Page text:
When you find yourself talking too much about your company, your product or service, or your personal life, stop and ask a question. Start talking about the customer rather than yourself. Ask questions about what the customer wants and needs. Make the customer the center of attention, and the subjective objections will stop.

7. Objective Objections
You may also hear the objective or factual objection. These are directed at your product offering and the claims that you make in terms of what it will do for the customer. The prospect may say, "I don't think that it will do the job that we require." Or "It looks good, but it's not satisfactory for our needs."

If you can answer an objective objection, you can often get the sale. The very best way to do this is to provide testimonials an other proof that make it clear that your product will do what you say it will. Assure the prospect that she will get the benefits that you promise and you have just made it easier for her to buy from you.

8. General Sales Resistance
The eighth most common form of objection is what we have called general sales resistance. This always occurs at the beginning of a presentation. Until you neutralize the general sales resistance, the customer will be listening to you with a closed mind.

Lower initial sales resistance by using the approach close. Say, "Mr. Prospect, thank you very much for your time. Please relax. I'm not going to try to sell you anything today. All I want to do is ask you some questions and see if there is some way that my company can help you achieve your goals in a cost-effective way. Would that be all right?"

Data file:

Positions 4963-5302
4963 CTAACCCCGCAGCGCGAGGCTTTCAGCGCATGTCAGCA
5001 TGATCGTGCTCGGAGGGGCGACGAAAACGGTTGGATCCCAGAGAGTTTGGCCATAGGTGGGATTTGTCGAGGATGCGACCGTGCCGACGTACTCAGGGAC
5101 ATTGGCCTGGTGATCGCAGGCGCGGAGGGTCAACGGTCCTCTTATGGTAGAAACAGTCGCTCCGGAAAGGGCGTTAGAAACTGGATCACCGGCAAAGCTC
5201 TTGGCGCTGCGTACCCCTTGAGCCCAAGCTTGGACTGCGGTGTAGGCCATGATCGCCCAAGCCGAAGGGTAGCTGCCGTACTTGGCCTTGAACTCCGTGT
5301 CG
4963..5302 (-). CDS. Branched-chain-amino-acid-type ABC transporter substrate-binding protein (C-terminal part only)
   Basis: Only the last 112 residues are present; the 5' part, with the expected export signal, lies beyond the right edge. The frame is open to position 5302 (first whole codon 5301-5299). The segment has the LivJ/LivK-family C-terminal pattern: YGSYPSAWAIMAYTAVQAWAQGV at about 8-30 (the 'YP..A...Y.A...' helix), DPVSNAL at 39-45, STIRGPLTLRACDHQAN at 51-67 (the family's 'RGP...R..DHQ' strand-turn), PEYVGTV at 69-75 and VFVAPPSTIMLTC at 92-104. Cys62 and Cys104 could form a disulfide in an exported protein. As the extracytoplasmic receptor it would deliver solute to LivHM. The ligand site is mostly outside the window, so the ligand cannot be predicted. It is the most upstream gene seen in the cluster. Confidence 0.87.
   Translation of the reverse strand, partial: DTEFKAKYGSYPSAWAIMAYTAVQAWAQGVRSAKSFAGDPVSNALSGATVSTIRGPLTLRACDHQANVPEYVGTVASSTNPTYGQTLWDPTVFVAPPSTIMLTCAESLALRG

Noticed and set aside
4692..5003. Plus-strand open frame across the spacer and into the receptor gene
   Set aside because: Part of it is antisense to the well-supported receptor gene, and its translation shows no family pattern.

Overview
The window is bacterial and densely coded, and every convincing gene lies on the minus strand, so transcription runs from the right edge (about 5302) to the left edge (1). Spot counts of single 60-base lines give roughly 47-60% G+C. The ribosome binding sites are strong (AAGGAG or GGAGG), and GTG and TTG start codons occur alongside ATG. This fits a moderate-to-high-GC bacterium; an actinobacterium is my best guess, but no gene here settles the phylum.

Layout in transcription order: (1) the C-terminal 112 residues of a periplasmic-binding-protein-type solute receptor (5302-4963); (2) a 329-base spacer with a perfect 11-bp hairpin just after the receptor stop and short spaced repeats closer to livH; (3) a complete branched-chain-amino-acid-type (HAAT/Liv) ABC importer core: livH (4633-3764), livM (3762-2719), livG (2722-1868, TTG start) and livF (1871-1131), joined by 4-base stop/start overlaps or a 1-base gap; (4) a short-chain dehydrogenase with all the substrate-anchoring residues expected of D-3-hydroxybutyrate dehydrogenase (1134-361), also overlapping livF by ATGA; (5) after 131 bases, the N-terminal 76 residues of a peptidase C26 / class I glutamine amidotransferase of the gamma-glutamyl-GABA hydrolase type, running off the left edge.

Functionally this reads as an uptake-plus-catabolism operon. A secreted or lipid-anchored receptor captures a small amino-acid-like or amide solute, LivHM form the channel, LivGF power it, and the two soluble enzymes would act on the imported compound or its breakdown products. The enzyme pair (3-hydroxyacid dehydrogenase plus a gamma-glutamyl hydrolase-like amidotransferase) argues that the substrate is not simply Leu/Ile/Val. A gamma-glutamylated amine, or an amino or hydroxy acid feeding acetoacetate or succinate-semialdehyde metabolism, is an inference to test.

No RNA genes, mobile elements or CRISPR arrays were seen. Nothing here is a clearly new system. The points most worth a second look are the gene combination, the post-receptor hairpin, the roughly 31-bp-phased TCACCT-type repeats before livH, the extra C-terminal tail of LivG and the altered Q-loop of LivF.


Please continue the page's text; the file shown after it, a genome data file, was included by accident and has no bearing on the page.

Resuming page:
When the prospect relaxes and gives you permission to ask him questions, you immediately begin your preselected open-ended questions to qualify the prospect and find out what he really needs that you can provide for him.

9. Last-Ditch
The final most-common objection is called the last-ditch objection. You have make your presentation, and the prospect clearly sees how she would be better off with your product or service. She knows and understands what you are selling and how much you are asking. She is on the verge of making a buying decision, but she still hesitates.

"How do I know I'm getting my money's worth?" she might say. Or "Are you sure this is the best deal I can get?"

Listen with respect; then assure the prospect that yours is an excellent product or service, at a good price, and that everyone else who is using it today is very happy with their decision. You have then overcome the last-ditch objection.

To get a copy of this book
click here


Sunday, March 9, 2008

The Art of Closing the Sale: The Key to Making More Money Faster in the World of Professional Selling By Brian Tracy

Have you seen my recent review of Brian Tracy's "The Art of Closing the Sale" posted on

"If you are working in Retail or Direct Selling the techniques for framing and closing a sale are all here.This little book is literally worth thousands of dollars in sales commissions if only you would stop and apply some of the well proven ideas in this book.
The ideas are simple, well proven and easy to apply.

I have trained literally thousands of sales people in the Retail Electrical Appliance Industry in Australia to sell extended warranties. I encourage them to use some of the techniques in Brian Tracy's book and have literally watched individuals sales figures skyrocket over night as a result.

If I was a business owner or sales manager working in sales I would give a copy of this book to every team member and then use it as a focus for team meetings and skills development.

Highly recommended"

To see this and other highly recommended books click here.


Tuesday, February 26, 2008

Getting Price Shoppers to Buy!